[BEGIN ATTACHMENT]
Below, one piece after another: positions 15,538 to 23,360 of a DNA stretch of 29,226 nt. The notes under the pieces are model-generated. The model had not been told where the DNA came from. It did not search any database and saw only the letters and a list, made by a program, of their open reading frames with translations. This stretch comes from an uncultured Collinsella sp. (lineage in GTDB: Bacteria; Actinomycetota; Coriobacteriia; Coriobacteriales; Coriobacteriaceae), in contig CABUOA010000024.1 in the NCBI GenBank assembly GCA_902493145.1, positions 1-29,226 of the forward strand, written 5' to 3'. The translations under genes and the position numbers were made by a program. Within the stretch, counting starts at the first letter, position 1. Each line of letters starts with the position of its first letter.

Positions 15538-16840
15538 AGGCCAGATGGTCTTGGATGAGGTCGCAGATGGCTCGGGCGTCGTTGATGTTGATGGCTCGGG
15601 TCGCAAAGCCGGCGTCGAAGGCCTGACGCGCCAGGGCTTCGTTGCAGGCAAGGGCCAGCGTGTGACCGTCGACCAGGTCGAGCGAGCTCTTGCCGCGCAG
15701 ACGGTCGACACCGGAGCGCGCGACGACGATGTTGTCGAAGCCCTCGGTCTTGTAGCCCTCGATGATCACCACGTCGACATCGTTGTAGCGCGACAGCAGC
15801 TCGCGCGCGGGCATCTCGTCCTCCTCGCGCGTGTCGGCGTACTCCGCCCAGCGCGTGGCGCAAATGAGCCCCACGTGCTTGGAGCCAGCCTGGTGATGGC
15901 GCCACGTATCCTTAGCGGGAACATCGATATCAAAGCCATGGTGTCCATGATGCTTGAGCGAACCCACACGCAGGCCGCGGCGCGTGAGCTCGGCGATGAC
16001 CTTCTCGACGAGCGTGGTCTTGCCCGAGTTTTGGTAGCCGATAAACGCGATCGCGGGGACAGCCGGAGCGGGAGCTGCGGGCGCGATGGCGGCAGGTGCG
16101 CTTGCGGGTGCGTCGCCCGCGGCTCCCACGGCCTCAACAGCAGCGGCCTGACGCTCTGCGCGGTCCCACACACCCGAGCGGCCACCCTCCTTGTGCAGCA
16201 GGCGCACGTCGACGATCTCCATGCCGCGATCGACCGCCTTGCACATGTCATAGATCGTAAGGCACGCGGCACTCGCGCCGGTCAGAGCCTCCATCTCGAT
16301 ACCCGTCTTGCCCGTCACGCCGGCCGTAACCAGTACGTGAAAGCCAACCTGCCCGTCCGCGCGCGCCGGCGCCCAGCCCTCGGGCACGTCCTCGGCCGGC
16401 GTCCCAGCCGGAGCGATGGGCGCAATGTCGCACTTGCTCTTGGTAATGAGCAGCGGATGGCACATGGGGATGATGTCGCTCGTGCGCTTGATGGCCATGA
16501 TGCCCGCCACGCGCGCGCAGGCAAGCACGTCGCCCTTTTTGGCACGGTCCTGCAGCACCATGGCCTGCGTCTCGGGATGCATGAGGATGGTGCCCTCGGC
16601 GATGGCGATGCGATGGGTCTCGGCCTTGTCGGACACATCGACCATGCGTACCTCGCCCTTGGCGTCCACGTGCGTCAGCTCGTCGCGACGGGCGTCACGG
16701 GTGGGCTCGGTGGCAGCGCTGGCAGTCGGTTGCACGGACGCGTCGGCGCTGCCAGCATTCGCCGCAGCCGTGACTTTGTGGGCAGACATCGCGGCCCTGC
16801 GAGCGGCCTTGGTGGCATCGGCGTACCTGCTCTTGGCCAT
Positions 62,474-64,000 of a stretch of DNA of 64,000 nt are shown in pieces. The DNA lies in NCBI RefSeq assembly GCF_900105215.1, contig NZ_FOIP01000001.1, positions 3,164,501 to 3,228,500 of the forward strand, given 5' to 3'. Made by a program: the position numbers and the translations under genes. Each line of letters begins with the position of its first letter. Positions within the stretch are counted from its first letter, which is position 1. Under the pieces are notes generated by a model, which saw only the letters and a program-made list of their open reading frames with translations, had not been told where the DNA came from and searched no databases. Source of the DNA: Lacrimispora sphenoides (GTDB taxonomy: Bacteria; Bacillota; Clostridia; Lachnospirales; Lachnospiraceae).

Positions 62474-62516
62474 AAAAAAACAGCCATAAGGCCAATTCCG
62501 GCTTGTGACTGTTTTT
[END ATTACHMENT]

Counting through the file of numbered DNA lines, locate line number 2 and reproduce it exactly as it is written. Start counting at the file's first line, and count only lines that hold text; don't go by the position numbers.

Positions 15538-16840